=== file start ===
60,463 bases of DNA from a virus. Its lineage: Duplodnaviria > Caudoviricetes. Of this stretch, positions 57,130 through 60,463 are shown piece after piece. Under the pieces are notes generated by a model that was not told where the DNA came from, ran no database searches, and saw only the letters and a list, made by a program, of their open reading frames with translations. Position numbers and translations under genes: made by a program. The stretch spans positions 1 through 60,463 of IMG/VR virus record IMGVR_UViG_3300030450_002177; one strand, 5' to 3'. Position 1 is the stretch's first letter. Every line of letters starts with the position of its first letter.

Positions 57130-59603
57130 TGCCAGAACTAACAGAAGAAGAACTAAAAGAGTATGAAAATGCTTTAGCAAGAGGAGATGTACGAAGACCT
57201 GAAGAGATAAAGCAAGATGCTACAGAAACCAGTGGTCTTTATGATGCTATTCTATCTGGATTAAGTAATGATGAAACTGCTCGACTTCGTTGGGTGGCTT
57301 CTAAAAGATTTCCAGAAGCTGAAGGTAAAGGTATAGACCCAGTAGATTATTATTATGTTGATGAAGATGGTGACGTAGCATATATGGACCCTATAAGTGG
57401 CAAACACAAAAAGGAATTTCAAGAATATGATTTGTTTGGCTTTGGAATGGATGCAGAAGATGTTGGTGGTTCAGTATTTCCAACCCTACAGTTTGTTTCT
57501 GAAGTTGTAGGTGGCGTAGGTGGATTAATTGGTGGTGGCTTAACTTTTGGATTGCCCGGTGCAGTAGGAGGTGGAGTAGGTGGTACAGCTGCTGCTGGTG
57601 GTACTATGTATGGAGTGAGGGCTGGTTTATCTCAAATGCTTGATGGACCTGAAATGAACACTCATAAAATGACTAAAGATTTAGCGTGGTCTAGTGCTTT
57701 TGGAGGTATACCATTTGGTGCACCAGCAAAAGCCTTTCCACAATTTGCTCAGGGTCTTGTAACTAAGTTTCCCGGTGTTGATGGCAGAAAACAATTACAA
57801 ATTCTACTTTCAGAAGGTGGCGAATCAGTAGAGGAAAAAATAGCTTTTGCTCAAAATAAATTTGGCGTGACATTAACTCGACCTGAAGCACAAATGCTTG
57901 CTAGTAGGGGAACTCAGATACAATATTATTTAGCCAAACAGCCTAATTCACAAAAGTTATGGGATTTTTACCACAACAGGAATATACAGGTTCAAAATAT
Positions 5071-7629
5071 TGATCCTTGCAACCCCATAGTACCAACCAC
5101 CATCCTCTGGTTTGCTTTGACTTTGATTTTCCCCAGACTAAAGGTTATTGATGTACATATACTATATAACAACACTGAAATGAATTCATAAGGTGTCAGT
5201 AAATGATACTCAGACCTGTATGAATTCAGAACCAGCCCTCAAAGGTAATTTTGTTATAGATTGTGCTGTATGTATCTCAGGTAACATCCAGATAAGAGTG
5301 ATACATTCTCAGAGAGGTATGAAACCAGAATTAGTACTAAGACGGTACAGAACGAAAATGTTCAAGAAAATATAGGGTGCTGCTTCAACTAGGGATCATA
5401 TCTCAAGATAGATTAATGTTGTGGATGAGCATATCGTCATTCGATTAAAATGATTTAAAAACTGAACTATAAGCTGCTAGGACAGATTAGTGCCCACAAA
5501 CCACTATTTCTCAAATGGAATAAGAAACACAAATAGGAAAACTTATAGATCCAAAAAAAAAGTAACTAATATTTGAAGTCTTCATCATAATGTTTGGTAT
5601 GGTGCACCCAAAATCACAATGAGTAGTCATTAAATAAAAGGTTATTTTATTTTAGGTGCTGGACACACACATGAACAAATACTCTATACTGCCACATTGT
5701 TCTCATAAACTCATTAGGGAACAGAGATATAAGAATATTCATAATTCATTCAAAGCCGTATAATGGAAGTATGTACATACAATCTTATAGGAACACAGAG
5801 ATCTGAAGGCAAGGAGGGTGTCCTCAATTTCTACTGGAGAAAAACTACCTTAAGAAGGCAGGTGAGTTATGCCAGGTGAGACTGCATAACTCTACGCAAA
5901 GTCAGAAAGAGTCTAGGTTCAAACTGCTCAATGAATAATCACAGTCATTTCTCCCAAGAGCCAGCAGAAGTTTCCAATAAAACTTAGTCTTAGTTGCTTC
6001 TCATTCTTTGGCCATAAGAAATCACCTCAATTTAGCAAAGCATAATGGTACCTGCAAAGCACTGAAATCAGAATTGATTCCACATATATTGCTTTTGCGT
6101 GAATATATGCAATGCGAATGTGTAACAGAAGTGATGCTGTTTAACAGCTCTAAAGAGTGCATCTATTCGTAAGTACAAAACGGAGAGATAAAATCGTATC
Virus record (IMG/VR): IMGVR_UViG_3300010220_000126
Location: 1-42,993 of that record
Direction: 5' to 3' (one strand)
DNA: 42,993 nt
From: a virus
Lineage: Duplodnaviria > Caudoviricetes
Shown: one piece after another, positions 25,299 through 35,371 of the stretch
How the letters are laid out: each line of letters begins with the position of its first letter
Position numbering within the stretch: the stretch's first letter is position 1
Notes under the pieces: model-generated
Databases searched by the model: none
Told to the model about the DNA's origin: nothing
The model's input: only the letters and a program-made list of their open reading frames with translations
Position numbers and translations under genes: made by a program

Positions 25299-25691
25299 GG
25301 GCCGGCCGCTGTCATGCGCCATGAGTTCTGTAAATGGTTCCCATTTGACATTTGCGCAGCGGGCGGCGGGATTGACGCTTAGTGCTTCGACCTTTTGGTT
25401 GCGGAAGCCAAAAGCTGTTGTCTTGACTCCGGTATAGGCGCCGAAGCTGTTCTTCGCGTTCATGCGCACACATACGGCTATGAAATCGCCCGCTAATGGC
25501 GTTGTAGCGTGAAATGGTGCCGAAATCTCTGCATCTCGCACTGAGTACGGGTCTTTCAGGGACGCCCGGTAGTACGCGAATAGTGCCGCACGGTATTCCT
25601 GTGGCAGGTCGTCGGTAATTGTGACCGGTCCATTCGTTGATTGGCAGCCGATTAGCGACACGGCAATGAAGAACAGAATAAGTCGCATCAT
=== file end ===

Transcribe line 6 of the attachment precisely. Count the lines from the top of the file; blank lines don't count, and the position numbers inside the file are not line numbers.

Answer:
57401 CAAACACAAAAAGGAATTTCAAGAATATGATTTGTTTGGCTTTGGAATGGATGCAGAAGATGTTGGTGGTTCAGTATTTCCAACCCTACAGTTTGTTTCT